Israel mounts major offensive

Over 20,000 troops, 150 tanks invade West Bank and Gaza

Biggest since Lebanon in '82

32 Palestinians, 7 Israelis are killed

U.S. envoy Zinni due

March 13, 2002|By Peter Hermann | Peter Hermann,SUN FOREIGN STAFF

JERUSALEM -- Israel's army launched its largest military operation in two decades yesterday, sending 150 tanks streaming into the West Bank city of Ramallah and invading the largest refugee camp in the Gaza Strip.

As of last night, Israeli troops had killed 32 Palestinians during yesterday's operation, including 18 in the Jabaliya refugee camp in the northern Gaza Strip and six in Ramallah. Palestinian officials said many civilians were among the dead.

"It's absolutely terrible," said Dr. Mustafa Barghouti, head of a medical relief agency in Ramallah. "The entire city is occupied. Anyone who moves is shot, and there is a complete curfew everywhere."

More than 20,000 Israeli soldiers took part in the operation, the largest since Israel invaded Lebanon in 1982.

Employing a new tactic, gunmen disguised as Israeli soldiers attacked a line of vehicles in northern Israel, killing six Israelis. An Israeli soldier was killed during a firefight with two of the gunmen, who also died.

The attack occurred less than two miles from the Lebanese border, but the army ruled out a cross-border strike by Hezbollah guerrillas. The Aqsa Martyrs Brigades, a militant group aligned with Palestinian leader Yasser Arafat's Fatah movement, claimed responsibility.

The new violence comes two days before U.S. peace envoy Anthony C. Zinni is to arrive to discuss a cease-fire. But each day brings new attacks, more casualties and louder calls for revenge.

The conflict has taken on a new character since it was announced that Zinni would return. Israel has endured a wave of terror attacks that has claimed scores of victims; Palestinian cities and refugee camps have been taken over by an invading army.

Israeli Prime Minister Ariel Sharon had made several concessions before Zinni's arrival, agreeing to negotiate under fire and releasing Arafat from virtual house arrest in Ramallah.

But hours after giving Arafat a reprieve, Sharon sent troops back into Ramallah, making the Palestinian leader a prisoner again.

United Nations Secretary-General Kofi Annan urged both sides to stop the violence. He called the Palestinians' campaign of targeting Israeli civilians "morally repugnant," but for the first time said yesterday that Israel "must end the illegal occupation" of the West Bank and Gaza Strip.

Political commentators said both sides are posturing ahead of Zinni's visit. Palestinian militants are trying to upset any potential peace plan, and Israeli officials want to push their offensive before Zinni demands a withdrawal.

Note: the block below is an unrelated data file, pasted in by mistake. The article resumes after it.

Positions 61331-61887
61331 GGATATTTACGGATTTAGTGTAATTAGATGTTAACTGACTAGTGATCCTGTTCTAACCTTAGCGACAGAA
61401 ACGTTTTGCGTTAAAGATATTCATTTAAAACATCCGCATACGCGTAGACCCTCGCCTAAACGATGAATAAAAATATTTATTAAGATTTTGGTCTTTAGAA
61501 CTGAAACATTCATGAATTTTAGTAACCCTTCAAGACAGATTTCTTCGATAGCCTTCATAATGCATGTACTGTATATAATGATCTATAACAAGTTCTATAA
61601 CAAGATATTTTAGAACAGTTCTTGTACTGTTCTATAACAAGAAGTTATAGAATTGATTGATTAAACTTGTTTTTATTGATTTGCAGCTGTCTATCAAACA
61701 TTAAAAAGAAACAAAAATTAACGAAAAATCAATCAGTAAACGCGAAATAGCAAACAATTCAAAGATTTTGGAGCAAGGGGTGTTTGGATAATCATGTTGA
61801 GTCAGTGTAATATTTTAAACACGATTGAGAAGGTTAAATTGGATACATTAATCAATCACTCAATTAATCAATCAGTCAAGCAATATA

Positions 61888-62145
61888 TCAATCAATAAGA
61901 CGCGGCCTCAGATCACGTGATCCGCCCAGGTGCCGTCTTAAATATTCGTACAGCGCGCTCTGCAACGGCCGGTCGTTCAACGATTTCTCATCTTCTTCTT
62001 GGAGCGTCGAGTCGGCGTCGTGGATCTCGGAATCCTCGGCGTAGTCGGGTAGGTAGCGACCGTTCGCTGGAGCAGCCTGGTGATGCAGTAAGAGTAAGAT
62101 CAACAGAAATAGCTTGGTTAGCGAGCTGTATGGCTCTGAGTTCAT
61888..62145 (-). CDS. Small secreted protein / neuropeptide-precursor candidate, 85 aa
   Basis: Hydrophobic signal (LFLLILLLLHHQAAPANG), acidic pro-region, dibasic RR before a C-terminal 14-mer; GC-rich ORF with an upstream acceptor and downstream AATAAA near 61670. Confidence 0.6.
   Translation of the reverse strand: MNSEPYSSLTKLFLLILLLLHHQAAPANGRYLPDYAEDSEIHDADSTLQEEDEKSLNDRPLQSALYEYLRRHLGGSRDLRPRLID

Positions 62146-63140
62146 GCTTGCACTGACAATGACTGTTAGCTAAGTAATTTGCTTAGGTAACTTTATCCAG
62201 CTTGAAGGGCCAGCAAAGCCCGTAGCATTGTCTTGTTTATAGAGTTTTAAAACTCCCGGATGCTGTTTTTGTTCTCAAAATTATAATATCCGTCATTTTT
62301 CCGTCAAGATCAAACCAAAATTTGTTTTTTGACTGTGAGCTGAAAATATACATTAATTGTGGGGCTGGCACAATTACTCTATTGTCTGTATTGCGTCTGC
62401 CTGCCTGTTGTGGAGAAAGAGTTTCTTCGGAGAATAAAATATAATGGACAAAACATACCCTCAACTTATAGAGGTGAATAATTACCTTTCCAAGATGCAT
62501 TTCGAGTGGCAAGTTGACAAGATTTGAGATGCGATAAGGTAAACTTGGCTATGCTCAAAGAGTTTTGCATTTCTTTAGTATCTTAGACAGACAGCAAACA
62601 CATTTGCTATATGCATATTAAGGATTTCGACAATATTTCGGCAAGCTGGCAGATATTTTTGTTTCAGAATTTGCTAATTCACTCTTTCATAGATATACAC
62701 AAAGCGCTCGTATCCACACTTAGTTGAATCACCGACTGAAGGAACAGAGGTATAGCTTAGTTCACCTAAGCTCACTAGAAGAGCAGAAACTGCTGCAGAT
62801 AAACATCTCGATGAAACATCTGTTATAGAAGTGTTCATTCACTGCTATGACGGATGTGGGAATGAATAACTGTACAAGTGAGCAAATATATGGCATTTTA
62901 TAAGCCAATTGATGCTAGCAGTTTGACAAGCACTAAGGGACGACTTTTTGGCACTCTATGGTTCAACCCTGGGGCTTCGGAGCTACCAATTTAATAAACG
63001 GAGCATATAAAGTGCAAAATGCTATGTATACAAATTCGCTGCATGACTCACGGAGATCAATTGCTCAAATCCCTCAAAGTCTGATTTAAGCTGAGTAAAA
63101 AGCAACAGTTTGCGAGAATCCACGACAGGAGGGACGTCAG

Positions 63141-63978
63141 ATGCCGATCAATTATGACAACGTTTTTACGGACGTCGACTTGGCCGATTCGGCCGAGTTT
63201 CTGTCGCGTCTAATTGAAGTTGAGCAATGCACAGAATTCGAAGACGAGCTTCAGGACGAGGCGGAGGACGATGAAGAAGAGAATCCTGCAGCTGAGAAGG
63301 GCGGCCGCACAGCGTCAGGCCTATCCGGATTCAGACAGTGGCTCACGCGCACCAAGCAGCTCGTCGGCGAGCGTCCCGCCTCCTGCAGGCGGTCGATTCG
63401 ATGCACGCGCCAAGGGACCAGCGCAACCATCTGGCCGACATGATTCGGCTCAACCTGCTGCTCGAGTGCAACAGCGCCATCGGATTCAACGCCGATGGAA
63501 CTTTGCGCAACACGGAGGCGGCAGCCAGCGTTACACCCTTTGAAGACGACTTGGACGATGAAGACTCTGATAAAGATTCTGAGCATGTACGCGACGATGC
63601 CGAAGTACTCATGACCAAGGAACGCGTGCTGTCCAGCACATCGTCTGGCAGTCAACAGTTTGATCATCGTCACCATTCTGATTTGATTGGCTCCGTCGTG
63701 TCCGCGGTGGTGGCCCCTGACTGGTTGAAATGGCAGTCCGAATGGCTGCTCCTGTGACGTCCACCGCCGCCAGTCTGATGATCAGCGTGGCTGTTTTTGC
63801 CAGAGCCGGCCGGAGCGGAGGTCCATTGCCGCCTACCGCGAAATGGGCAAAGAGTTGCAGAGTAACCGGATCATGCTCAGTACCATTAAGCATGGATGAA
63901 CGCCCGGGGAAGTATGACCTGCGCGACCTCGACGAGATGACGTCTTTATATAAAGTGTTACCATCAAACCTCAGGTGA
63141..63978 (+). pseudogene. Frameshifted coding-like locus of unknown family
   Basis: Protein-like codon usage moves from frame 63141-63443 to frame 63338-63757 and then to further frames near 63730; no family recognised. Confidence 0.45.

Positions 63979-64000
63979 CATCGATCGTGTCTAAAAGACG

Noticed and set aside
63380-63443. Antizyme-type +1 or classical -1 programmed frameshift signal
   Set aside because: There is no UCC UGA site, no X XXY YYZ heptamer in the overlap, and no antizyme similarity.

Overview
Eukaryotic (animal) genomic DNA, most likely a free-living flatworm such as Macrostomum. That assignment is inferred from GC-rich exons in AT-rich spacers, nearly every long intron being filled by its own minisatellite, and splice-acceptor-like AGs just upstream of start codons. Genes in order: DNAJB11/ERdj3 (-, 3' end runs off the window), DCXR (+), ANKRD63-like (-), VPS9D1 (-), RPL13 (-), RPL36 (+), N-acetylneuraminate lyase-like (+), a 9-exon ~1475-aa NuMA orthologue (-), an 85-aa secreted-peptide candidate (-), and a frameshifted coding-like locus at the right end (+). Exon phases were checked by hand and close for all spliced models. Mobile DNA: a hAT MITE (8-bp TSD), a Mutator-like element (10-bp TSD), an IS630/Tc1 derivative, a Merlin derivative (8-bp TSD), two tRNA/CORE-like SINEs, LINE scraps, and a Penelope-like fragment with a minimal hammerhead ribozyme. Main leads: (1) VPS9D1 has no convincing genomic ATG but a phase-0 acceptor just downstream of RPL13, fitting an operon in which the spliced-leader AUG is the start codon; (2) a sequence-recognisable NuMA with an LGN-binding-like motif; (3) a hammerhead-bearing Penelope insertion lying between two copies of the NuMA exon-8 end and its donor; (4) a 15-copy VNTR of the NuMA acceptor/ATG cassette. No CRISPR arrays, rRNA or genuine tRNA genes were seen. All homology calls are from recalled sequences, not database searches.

"Both Israel and the Palestinians want to chalk up as many achievements as they can before Zinni's arrival so they can come to meetings with as many assets as possible in their pockets," the Israeli newspaper Yediot Ahronot editorialized. "The idea is that if the mission fails, which is a likely scenario, the blame for its failure should be cast on the other side."

Col. Gal Hirsch, chief of operations for the Israeli army's Central Command, said the fight was a continuation of Israel's "fight for its independence. ... In the past weeks, we have been under massive terror attacks that are unprecedented. We couldn't stand it anymore, so we decided to act.

"This is a question of living or dying," Hirsch said. "So, we invade because we want to live."

The current campaign began March 1 and has involved the invasion of Palestinian refugee camps and cities, house-to-house searches for terror suspects and the rounding up of hundreds of men for security checks.

Ramallah is the latest city to be overrun and by far the most important. It is the nerve center of the Palestinian Authority and the commercial and government hub of the West Bank. Its 200,000 residents are considered well-off, more modern and less radicalized than those in other Palestinian towns.

Israeli troops have occupied parts of Ramallah before, parking tanks within 100 yards of Arafat's compound, but never had they penetrated so deep into the city, 12 miles north of Jerusalem.

Soldiers invaded from four directions, with tanks backed by helicopters spraying bullets to clear the way. Roads were torn up, electricity knocked out and water lines severed. Residents stayed in their homes to avoid gunfire that rippled through the night.

Tanks and armored personnel carriers rumbled along darkened streets as Palestinian gunmen darted from building to building, raising assault rifles above their heads to fire quick bursts.

A group of photographers and television crews on a hotel rooftop overlooking the Amari refugee camp came under machine-gun fire from an Israeli tank.

In the camp, Israeli soldiers urged males ages 15 to 45 to surrender, but the Palestinian Authority broadcast pleas over loudspeakers asking people to resist. Women defiantly emerged from their homes, but the men stayed inside.

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